It’s a mystery that’s been puzzling astronomers for years.

Mar 2, 2020

Scientists Are Building a Quantum Teleporter Based on Black Holes

Posted by in categories: computing, cosmology, quantum physics

If it works, they would be able to input quantum information into one “black hole” circuit, which would scramble, then consume it. After a little while, that information would pop out of the second circuit, already unscrambled and decrypted. That sets it apart from existing quantum teleportation techniques, Quanta reports, as transmitted information emerges still fully scrambled and then needs to be decrypted, making the process take longer and be less accurate as an error-prone quantum computer tries to recreate the original message.

While the idea of entangled black holes and wormholes conjures sci-fi notions of intrepid explorers warping throughout the cosmos, that’s not quite what’s happening here.

Rather, it’s an evocative way to improve quantum computing technology. Recreating and entangling the bizarre properties of black holes, University of California, Berkely researcher Norman Yao told Quanta, would “allow teleportation on the fastest possible timescale.”

Mar 2, 2020

The idea of creating a new universe in the lab is no joke

Posted by in category: cosmology

Physicists aren’t often reprimanded for using risqué humour in their academic writings, but in 1991 that is exactly what happened to the cosmologist Andrei Linde at Stanford University. He had submitted a draft article entitled ‘Hard Art of the Universe Creation’ to the journal Nuclear Physics B. In it, he outlined the possibility of creating a universe in a laboratory: a whole new cosmos that might one day evolve its own stars, planets and intelligent life. Near the end, Linde made a seemingly flippant suggestion that our Universe itself might have been knocked together by an alien ‘physicist hacker’. The paper’s referees objected to this ‘dirty joke’; religious people might be offended that scientists were aiming to steal the feat of universe-making out of the hands of God, they worried. Linde changed the paper’s title and abstract but held firm over the line that our Universe could have been made by an alien scientist. ‘I am not so sure that this is just a joke,’ he told me.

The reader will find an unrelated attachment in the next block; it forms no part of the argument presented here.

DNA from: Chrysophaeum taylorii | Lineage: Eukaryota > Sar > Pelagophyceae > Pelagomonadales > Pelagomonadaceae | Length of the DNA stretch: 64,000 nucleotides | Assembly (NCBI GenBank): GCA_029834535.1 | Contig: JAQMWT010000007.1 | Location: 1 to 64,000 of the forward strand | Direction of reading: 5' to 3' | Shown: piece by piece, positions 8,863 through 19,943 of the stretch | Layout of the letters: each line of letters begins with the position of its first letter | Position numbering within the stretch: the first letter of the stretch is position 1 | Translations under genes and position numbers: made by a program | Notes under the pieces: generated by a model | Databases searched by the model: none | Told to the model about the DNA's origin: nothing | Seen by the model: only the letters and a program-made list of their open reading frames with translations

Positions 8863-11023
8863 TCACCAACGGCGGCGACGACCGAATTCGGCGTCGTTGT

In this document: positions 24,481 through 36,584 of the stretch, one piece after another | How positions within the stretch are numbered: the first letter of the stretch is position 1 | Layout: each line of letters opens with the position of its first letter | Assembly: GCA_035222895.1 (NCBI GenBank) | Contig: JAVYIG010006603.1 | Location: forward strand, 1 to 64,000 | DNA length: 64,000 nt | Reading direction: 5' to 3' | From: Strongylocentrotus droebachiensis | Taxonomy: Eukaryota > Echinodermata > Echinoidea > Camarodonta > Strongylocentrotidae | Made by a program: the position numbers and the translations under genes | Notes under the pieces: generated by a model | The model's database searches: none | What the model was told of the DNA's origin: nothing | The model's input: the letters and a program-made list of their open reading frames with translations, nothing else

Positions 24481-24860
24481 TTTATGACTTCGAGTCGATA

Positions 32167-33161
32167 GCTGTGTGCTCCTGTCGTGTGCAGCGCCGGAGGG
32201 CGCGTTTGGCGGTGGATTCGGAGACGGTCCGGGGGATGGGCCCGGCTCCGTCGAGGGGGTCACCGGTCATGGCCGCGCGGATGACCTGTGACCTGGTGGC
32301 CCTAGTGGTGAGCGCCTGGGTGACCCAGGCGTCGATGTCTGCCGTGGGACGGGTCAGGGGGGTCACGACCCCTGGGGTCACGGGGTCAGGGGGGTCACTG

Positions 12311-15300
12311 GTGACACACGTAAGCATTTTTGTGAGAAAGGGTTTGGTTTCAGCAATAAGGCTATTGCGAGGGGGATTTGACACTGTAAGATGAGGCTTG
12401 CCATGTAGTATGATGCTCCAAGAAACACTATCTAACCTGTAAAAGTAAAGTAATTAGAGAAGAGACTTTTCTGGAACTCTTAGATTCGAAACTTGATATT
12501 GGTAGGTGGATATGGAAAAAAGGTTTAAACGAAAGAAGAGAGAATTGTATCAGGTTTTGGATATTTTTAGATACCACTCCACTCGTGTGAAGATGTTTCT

Fast-forward a quarter of a century, and the notion of universe-making – or ‘cosmogenesis’ as I dub it – seems less comical than ever. I’ve travelled the world talking to physicists who take the concept seriously, and who have even sketched out rough blueprints for how humanity might one day achieve it. Linde’s referees might have been right to be concerned, but they were asking the wrong questions. The issue is not who might be offended by cosmogenesis, but what would happen if it were truly possible. How would we handle the theological implications? What moral responsibilities would come with fallible humans taking on the role of cosmic creators?

Theoretical physicists have grappled for years with related questions as part of their considerations of how our own Universe began. In the 1980s, the cosmologist Alex Vilenkin at Tufts University in Massachusetts came up with a mechanism through which the laws of quantum mechanics could have generated an inflating universe from a state in which there was no time, no space and no matter. There’s an established principle in quantum theory that pairs of particles can spontaneously, momentarily pop out of empty space. Vilenkin took this notion a step further, arguing that quantum rules could also enable a minuscule bubble of space itself to burst into being from nothing, with the impetus to then inflate to astronomical scales. Our cosmos could thus have been burped into being by the laws of physics alone. To Vilenkin, this result put an end to the question of what came before the Big Bang: nothing.